Another PR News Measurement Hall of Famer Johna Burke, CMO, BurrellesLuce, advocates holding show-and-tells where each team member shares a new resource or something they see as a measurement trend.
Ann-Sofie Krol, CEO of Scandinavian firm byBrick Insights, also emphasizes the importance of attitude. “It’s not about right or wrong or finding fault. It’s about understanding how things work and can be improved” she says. Staff need to understand measurement can improve their odds of success. If they fail, they can “fail fast” and retry with insights.
It’s also important, she says, to move from data acceptance to insightful thinking. By using integrated measurement and business-related KPIs, you can create a better understanding of business processes and results as well as innovation and strategy development.
Mazen Nahawi, CEO of CARMA, also emphasizes the importance of insights. “Ensure insights is a behavior, not a buzzword…focus on the value of insight in any project.”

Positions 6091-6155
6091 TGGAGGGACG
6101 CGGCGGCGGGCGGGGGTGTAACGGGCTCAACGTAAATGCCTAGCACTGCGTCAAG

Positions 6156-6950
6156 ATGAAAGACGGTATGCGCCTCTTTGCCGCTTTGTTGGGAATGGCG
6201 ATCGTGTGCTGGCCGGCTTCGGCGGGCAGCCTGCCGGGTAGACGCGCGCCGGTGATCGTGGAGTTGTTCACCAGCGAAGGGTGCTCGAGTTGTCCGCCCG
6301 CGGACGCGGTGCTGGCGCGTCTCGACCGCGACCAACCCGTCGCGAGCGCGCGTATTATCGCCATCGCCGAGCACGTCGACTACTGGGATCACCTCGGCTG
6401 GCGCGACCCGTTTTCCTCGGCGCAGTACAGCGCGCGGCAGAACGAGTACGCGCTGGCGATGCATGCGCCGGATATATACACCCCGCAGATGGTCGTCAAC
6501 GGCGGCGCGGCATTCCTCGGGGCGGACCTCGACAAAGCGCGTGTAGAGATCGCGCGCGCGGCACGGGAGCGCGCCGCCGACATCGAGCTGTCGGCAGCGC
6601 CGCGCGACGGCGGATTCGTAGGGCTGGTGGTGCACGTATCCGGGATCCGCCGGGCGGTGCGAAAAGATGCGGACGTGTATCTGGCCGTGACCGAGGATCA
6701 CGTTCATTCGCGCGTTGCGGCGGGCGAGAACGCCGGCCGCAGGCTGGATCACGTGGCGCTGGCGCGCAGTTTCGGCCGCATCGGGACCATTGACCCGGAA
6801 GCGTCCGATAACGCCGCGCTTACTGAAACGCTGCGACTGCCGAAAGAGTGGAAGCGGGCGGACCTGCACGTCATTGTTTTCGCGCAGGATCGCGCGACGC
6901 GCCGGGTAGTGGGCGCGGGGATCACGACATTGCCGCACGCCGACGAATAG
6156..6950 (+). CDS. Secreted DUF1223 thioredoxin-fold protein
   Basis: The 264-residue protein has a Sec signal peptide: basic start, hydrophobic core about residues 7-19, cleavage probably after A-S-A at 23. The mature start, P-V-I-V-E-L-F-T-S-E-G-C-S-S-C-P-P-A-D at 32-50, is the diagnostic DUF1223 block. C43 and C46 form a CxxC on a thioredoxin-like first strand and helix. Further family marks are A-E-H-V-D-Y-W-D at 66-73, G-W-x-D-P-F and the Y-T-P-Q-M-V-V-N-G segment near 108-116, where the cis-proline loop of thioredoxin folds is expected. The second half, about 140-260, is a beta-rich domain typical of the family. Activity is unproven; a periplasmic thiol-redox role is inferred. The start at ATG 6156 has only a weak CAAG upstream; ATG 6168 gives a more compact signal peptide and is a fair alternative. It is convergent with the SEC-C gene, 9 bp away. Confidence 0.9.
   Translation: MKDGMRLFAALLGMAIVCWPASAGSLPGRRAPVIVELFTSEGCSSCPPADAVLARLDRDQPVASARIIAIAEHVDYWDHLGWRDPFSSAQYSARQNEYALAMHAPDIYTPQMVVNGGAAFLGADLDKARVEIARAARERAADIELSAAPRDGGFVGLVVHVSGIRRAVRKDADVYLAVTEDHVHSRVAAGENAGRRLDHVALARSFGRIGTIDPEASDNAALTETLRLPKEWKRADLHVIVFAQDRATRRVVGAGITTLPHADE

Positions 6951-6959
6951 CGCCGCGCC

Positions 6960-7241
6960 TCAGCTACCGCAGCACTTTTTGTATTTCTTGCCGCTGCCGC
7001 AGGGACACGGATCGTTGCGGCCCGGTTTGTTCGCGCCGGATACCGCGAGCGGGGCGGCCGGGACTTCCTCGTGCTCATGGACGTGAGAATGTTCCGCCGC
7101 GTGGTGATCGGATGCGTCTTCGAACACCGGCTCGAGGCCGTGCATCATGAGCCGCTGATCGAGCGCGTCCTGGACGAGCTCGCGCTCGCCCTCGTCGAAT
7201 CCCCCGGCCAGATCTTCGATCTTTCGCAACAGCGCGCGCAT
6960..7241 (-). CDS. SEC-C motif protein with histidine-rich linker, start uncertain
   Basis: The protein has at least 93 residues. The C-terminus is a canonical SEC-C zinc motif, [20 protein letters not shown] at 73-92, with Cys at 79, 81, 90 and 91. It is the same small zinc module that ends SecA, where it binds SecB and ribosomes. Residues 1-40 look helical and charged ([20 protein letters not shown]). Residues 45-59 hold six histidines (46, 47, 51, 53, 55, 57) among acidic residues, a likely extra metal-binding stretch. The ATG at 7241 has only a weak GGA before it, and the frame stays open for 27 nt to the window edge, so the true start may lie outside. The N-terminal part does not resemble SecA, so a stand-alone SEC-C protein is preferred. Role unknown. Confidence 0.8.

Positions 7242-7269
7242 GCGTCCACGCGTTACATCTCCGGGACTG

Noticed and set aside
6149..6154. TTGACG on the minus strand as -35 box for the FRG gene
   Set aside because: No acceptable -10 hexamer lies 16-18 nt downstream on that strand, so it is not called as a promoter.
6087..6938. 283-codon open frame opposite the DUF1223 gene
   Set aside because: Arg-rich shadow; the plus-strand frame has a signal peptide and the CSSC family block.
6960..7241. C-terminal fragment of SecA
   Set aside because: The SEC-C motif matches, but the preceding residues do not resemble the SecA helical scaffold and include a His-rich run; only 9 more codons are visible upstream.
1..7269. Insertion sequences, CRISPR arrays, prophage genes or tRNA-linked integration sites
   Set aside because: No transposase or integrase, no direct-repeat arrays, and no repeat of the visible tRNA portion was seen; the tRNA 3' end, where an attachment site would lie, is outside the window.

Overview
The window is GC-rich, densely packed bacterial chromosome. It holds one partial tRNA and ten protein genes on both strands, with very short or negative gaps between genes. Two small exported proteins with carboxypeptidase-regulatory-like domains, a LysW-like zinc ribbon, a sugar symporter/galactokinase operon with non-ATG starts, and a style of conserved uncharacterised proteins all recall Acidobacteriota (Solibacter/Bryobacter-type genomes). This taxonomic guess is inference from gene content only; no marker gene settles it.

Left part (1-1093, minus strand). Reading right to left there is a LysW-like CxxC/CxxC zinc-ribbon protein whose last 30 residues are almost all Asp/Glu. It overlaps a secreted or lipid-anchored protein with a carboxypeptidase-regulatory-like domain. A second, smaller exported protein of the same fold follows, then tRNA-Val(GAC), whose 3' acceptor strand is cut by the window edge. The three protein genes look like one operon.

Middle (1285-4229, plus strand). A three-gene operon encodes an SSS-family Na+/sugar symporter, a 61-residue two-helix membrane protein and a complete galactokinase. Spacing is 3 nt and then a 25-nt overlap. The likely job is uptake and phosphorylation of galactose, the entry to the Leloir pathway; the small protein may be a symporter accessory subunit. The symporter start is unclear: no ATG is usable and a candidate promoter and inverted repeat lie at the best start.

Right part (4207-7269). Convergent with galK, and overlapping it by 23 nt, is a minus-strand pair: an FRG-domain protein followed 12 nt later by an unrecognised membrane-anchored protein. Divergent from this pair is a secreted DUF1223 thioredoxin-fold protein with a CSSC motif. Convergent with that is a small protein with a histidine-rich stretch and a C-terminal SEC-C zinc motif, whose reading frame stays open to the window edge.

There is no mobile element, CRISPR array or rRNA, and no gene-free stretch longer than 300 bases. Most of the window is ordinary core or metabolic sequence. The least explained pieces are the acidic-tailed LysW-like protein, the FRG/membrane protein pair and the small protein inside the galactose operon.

State of the Industry
Looking at the state of the industry, the total market spend on media intelligence/PR information & software eclipsed $3 billion for the first time in 2016, finishing at $3.162 billion, up 6.55% from a year earlier.
Cision now is the largest media intelligence supplier. Further consolidation is expected as major industry players seek to build a global footprint to meet the one-stop-shop media-intelligence requirements of multinational clients.
Measurement is on the move. It is being talked about more than at any time in the 10 years I have been AMEC CEO. There is always more to do, of course. And we will.
NOTE: This content appeared originally in PR News, September, 26, 2017. For subscription information, please visit: http://www.prnewsonline.com/about/info
1. Education is vital to enhancing measurement’s place in your culture.
2. Attitude adjustment is critical; emphasize that measurement isn’t boring and that it’s not merely a set of data points but a way to gain insight about business.
3. Keep the C-suite informed about your measurement efforts and make certain to present your findings in language appropriate to your business sector.